Extra socializing, spending, decorating, traveling and accommodating can stir up holiday anxiety even when the holidays are something we look forward to. We love the holiday season but dread the low-level anxiety (sometimes not so low-level) that comes along with it for many of us.
In an effort to numb that anxiety, we often over do it. We get busier, drink more, spend more and do more. We over-do so we don’t have to over-feel. I get it, I’ve done it and I’m not doing it that way anymore.
We all experience the holidays and holiday anxiety differently so this isn’t an exact prescriptive. Take what works best for you and leave the rest behind. If you aren’t sure, treat these recommendations as experiments. Be curious and flexible.
I recently asked the Be More with Less Instagram community if they experienced holiday anxiety and what caused it and received hundreds of responses. More responses than from any other question I’ve every asked. Reasons for holiday anxiety included …
- Gift buying
- Gift giving
- Gift receiving (especially while paring down on stuff)
- Trying to make everyone happy
- Trying to do it all
- My expectations
- Family expectations
- Family dynamics
- Family drama
- People commenting on what I eat or drink (or don’t)
- Wanting it to be perfect
- Not enough time
- Not enough money
- Not enough energy
5 ways to relieve holiday anxiety
Choose one of these suggestions to reduce or remove holiday anxiety in an area that stresses you out.
1. Relieve holiday anxiety by rethinking how you gift
Gift exchange is one of the top sources of holiday anxiety which means … you aren’t the only one. It’s very possible you are exchanging gifts when you don’t want to with someone who also doesn’t want to. There’s only one way to know and that is having conversations with people you usually exchange gifts with and adjusting accordingly.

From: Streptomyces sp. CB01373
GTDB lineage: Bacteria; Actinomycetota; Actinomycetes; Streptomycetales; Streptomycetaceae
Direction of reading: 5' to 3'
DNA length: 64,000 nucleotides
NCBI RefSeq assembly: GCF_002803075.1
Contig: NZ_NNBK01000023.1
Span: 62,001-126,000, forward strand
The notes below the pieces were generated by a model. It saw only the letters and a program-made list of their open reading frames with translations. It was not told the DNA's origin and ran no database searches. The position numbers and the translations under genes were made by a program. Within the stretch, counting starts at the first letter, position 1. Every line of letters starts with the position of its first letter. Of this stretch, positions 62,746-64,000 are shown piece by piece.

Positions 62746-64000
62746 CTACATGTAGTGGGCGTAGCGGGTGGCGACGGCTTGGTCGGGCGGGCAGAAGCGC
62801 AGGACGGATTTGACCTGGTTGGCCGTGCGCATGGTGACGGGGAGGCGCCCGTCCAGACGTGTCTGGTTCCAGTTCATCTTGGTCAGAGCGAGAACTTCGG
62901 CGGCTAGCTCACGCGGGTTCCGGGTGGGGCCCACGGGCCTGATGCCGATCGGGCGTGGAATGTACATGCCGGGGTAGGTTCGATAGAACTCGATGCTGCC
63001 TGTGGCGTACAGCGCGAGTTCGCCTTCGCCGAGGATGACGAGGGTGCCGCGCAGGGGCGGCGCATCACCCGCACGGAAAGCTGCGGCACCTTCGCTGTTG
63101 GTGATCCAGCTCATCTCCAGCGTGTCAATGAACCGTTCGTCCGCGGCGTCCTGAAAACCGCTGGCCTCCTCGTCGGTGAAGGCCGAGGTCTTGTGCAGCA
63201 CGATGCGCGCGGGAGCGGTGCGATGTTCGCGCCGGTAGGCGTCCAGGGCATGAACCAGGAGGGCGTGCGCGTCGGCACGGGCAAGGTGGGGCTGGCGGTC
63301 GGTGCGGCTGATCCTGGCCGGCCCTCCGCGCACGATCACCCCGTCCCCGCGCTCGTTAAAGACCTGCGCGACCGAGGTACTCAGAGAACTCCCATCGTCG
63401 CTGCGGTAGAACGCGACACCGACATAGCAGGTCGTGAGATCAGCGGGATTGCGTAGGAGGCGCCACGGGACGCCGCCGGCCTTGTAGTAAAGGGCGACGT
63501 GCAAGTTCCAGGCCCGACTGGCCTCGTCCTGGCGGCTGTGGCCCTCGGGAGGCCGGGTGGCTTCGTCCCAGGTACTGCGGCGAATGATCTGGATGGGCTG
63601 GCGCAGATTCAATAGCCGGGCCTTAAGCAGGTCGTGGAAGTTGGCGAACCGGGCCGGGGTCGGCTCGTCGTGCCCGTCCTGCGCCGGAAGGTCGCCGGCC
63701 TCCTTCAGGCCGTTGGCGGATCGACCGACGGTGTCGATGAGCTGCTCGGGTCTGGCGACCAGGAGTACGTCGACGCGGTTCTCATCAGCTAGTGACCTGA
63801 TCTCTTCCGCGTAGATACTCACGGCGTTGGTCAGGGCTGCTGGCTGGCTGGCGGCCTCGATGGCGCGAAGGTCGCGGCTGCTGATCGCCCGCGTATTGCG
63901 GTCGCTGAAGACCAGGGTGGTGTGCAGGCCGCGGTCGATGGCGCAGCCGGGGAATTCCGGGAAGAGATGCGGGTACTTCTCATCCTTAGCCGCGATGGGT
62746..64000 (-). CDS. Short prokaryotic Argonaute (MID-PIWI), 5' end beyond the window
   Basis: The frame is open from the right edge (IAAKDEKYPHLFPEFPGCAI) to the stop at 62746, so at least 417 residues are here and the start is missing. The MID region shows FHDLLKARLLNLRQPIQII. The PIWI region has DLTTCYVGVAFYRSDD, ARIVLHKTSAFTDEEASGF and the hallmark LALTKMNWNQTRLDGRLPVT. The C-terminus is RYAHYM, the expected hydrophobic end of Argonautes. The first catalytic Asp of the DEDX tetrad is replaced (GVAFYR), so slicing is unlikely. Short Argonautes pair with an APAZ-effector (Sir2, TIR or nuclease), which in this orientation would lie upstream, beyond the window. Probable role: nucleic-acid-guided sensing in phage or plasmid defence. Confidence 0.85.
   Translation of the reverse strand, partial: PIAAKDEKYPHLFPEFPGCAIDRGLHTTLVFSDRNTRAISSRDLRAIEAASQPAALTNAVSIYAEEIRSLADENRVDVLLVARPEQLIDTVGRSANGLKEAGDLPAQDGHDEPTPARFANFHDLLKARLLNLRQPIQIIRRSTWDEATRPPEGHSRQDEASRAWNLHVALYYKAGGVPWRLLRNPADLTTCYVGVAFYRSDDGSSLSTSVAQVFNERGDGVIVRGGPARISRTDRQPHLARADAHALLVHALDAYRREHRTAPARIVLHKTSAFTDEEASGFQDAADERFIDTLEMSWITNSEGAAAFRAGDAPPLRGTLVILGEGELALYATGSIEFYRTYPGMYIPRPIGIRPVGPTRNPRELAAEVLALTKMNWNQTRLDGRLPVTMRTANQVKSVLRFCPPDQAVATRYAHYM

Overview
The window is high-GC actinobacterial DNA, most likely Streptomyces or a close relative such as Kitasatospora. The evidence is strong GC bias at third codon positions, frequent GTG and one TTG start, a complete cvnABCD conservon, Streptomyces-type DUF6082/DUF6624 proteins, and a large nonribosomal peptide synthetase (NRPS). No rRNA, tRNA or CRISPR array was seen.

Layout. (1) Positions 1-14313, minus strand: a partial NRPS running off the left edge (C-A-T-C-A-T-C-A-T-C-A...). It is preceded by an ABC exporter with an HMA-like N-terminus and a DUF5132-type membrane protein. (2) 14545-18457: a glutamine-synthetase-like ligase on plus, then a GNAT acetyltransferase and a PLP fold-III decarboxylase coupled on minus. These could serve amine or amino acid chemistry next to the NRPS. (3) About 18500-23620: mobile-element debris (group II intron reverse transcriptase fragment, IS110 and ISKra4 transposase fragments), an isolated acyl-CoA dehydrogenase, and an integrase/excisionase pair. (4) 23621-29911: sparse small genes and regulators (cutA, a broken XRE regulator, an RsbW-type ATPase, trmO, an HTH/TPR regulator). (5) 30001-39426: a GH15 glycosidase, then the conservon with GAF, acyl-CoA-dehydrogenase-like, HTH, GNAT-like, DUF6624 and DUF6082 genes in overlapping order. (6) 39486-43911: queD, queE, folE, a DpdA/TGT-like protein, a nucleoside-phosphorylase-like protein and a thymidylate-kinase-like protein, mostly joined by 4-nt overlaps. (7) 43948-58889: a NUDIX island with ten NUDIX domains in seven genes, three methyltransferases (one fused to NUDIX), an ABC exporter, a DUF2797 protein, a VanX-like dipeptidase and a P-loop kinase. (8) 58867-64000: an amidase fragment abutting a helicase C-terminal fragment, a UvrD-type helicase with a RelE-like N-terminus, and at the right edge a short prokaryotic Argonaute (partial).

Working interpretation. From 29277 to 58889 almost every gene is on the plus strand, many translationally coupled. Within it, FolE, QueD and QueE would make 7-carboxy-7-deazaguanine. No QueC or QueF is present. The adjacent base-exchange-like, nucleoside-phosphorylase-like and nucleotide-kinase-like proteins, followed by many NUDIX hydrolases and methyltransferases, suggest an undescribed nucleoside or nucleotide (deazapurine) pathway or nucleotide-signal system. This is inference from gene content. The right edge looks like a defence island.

Decide what works best. Presence before presents and then gifts, no gifts, some gifts … you decide. Agree to a lunch, dinner or a hike together instead of gifts or exchange consumable gifts if that’s what you agree on.
If you want to gift non-thing things, here are a few things I recommend …
- Meditation: Give the gift of guided meditation with the Headspace App. You can gift anywhere from a month at a time to a lifetime subscription.
- Start a tiny book club: Invite a friend to start a tiny book club with you. Gift them a Book of the Month Club membership and you can pick from a selection of books each month to read and chat about.
- Getaway: Plan a weekend getaway (stay or experience) with Airbnb. From creative and cooking classes to outdoor adventures, gift an experience and make memories.
- One less gift: If gift giving isn’t for you this year, and you want to give your friends and family permission to opt-out, send them this certificate for one less gift.
- Donate/Volunteer: Make a donation in the name of friends and family. You may also choose to volunteer together in lieu of exchanging gifts.
2. Remove expectations about how the holidays should be.
Holiday anxiety happens when the holidays fall short of our expectations, or when we think we are falling short of the expectations of others. When it comes to the holidays falling short, start by working on staying present. Find joy every day by noticing what you are grateful for. When things go sideways or don’t turn out as you had hoped, instead of getting lost in despair, be rescued by gratitude.
Consider gentle conversations with people you love or people you haven’t seen for a while before holiday get togethers. Not to manage expectations but to encourage love and connection in better ways. Reconnecting prior to a social event, especially a potentially high-tension gathering will help to ease some of the anxiety you may be experiencing.